Carry On Again Doctor (1969)

When it’s on: Saturday, 21 February (3.05 pm)
Channel: ITV3
IMDb Link

Funny things, the Carry On films. I could cover one per week, such is their ubiquity in the TV schedules, yet they’re treated by most people as a running joke, a wholly outdated product of some best forgotten age. Even at the time they were being made, members of the cast thought they were far better than the material they were being asked to perform. Kenneth Williams, who would go on to make the most appearances, privately reviled the series. Another star, Jim Dale, put in his last job of work for Carry on Again Doctor (that is, until the ill fated Carry On Columbus many years later) before leaving in order to better himself, which attracted scorn and ridicule from his fellow ‘Carriers’. Dale had the last laugh, becoming the ‘voice’ of Harry Potter after recording all seven books for the American market and winning two Grammy Awards in the process.

As for this entry, it was a return to the medical profession for its source material, a further satire on the Doctor series of films that had previously brought great success to Carry On. The eighteenth episode in the franchise, by now the elements that had routinely been hits at the domestic box office were present and correct, all the usual cast members, bawdy humour and the increasing presence of comedy sound effects to enhance the slapstick moments. What it also had, which tended to be more prominent in the more successful Carry Ons, was a plot, an actual story from which the gags derived, rather than some loose clothes horse of a narrative that served to string the jokes together.

Dale plays Jimmy Nookie (I know, I know), a hapless young surgeon at Long Lampton Hospital. Fellow doctor Ernest Stoppidge (Charles Hawtrey) wants to bring him down a peg or two, whilst the hospital’s manager, Frederick Carver (Williams) needs one of his staff to go and practise at a medical outpost in the remote Beatific Islands to placate his patron and potential love interest, Ellen Moore (Joan Sims). Nookie is fingered after one pratfall too many, committed mainly in an effort to impress his girlfriend, played by Barbara Windsor, and he’s packed off in short order. Marooned on the tropical island with Gladstone Screwer (Sid James) and his six wives, Nookie turns initially to drink and despair, only to discover that Screwer has somehow invented a miracle slimming potion. He returns with the elixir and starts making a fortune as female clients flock to his practice, but Carver’s watching with envious eyes, and Gladstone isn’t going to be placated with being paid in cigarettes forever.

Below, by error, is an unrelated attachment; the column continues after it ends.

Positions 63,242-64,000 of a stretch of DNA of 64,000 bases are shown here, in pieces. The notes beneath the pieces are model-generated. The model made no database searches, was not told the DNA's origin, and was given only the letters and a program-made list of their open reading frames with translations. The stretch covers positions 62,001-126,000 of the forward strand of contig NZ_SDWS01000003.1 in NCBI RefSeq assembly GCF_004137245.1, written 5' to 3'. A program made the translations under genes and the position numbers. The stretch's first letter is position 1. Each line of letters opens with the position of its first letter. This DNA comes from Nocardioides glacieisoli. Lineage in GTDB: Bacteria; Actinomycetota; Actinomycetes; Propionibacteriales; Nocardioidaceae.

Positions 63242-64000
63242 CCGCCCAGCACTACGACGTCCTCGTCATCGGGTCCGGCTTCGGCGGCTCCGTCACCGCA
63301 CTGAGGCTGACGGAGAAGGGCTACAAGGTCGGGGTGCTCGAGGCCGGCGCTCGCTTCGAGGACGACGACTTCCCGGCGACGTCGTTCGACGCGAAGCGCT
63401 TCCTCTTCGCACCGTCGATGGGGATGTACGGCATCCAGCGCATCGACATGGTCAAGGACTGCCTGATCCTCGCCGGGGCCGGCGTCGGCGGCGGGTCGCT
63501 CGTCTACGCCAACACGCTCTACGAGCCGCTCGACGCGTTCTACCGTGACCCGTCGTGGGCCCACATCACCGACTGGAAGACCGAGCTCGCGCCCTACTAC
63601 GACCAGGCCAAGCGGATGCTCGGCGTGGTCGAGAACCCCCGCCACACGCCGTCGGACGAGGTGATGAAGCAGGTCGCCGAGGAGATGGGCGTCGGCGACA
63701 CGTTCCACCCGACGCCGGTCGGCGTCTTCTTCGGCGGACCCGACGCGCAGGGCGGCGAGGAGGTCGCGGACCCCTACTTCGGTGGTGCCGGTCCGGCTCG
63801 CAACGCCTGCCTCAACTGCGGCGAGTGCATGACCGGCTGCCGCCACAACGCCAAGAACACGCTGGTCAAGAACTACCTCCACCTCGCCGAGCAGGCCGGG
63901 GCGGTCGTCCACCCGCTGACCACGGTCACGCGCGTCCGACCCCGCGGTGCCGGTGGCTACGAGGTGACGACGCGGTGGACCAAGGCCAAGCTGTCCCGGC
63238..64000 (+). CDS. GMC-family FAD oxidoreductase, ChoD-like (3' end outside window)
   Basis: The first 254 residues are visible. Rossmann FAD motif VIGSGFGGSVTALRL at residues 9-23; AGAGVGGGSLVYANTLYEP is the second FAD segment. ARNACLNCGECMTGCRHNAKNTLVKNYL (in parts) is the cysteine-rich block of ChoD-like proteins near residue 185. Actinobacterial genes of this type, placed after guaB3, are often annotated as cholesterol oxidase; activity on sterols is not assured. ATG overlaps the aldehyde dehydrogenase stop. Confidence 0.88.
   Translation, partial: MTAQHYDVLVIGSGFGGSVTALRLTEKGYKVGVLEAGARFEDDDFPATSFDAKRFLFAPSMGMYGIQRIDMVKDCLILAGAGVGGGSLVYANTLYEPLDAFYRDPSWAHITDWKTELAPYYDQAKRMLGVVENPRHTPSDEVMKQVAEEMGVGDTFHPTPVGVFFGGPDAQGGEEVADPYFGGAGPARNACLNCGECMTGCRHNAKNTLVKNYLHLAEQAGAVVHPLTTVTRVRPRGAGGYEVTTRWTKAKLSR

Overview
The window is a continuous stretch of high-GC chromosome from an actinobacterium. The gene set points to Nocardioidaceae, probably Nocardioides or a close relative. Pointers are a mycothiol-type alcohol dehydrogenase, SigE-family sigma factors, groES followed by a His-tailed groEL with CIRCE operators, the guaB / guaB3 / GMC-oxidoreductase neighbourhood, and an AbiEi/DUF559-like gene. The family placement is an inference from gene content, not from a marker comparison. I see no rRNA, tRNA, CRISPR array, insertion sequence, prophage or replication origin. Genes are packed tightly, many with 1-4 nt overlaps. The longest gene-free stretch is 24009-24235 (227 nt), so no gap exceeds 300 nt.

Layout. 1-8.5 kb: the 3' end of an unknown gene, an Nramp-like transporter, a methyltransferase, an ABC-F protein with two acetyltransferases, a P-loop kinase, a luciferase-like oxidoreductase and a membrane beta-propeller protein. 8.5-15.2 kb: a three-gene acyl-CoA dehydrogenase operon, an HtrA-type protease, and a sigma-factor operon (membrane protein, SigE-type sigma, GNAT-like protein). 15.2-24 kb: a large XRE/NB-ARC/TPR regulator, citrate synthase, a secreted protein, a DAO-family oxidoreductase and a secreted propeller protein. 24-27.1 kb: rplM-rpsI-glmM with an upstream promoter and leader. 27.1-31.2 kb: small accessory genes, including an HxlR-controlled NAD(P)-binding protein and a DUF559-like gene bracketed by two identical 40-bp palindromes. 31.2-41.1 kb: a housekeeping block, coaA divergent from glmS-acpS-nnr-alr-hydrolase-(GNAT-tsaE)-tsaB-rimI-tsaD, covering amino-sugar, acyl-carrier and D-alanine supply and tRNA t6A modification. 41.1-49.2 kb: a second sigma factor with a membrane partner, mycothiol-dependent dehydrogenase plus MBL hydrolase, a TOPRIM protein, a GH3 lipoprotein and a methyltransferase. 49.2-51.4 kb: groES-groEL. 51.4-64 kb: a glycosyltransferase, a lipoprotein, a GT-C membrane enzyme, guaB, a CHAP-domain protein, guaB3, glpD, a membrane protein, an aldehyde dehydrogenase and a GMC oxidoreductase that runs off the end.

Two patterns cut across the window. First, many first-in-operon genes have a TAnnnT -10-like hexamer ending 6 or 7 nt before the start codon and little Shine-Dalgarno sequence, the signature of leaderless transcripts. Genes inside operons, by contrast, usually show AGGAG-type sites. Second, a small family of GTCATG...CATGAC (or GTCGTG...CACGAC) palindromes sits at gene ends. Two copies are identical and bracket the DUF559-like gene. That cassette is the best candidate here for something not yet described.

The cast was slotted neatly into its appropriate pigeonholes by this stage. Dale played the handsome hero, Williams added pomposity and Hattie Jacques was tailor made to act as Matron. If there’s a sense that much of it is going through the motions, then that’s because it was, well oiled motions that had hit on a largely winning formula and stuck rigidly to it. Some of the jokes and comic set pieces are rigidly terrible, others fine, and one featuring a cameo from series regular Peter Butterworth is brilliant. This wasn’t Windsor’s first appearance for the team, but it was a noticeable one as she played up to her ‘good time girl’ persona, showing up first in a tiny and notorious ‘heart’ bikini, all curves and dyed white hair. If there’s a weak link, it’s the unlikely Sid James, earning first billing despite only turning up halfway through and giving every impression that his part was shoehorned in. The signature laugh is sadly dialled down.

Behind the camera, the creative forces of writer Talbot Rothwell and Gerald Thomas directing remained intact. The former had a really interesting formative experience in comedy scripting; as a prisoner of war at Stalag Luft III (of The Great Escape fame) and kept awake by the incessant tunneling beneath his floor, he wrote for the camp concerts, generally featuring broad, farcical routines that were strong on double entendres. It was the perfect training for his later Carry On work.

Carry on Again Doctor: ***

2 Replies to “Carry On Again Doctor (1969)”

  1. It’s an age since I last saw this entry in the series. I didn’t think it was as good as the two previous medical themed films though. Almost all the ‘Carry On’ movies are perfectly watchable but I think this film came out as a corner was about to be turned and the quality began to dip to an extent.

    1. Spot on, and thanks. There was definitely a point when they started going downhill and it probably started around this point. Something about recycling the same old stuff over and over and over…

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